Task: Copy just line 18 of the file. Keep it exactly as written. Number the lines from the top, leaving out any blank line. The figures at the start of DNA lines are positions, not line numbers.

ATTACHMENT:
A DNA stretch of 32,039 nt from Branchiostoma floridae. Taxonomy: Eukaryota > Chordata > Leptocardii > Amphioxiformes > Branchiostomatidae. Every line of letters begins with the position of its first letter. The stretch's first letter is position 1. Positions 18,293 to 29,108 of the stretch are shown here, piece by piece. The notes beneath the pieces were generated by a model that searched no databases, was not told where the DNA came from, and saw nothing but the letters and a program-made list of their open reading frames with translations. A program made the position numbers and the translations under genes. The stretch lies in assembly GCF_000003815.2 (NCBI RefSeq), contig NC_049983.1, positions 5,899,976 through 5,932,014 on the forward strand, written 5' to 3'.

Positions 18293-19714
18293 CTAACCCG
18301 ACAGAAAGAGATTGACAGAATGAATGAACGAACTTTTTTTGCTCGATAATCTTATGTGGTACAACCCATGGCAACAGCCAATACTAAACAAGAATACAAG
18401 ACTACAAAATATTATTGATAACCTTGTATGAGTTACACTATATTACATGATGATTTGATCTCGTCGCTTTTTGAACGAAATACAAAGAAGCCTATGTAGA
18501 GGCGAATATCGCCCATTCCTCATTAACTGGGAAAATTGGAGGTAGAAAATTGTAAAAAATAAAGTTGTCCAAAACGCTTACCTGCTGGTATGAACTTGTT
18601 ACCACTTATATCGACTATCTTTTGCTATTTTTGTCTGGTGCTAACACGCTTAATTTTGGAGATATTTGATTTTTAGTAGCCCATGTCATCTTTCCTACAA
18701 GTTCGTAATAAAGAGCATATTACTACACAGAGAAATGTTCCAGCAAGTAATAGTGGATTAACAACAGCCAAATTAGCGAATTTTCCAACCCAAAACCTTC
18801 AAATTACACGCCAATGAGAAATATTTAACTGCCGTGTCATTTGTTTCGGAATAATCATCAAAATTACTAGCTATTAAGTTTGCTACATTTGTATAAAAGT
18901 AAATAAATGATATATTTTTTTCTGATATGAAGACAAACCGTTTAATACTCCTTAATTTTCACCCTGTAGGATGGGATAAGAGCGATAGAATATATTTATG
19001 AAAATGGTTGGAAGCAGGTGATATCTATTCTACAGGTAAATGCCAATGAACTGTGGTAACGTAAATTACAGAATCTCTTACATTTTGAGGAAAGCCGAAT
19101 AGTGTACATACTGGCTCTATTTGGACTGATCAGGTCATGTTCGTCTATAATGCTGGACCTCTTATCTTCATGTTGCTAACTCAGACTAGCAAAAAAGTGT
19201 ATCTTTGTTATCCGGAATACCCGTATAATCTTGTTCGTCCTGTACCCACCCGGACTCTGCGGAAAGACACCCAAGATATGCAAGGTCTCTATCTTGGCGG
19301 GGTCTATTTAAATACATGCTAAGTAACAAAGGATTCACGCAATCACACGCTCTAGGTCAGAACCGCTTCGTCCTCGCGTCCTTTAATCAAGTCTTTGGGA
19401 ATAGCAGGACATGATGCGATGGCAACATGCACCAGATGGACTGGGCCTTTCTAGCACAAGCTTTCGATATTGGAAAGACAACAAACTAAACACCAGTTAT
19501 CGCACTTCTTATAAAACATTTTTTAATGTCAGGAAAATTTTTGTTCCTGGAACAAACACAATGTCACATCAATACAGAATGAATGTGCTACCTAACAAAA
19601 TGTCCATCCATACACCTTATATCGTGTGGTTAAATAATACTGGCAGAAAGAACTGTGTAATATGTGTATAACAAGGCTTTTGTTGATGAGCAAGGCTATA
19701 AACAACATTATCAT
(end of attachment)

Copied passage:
19701 AACAACATTATCAT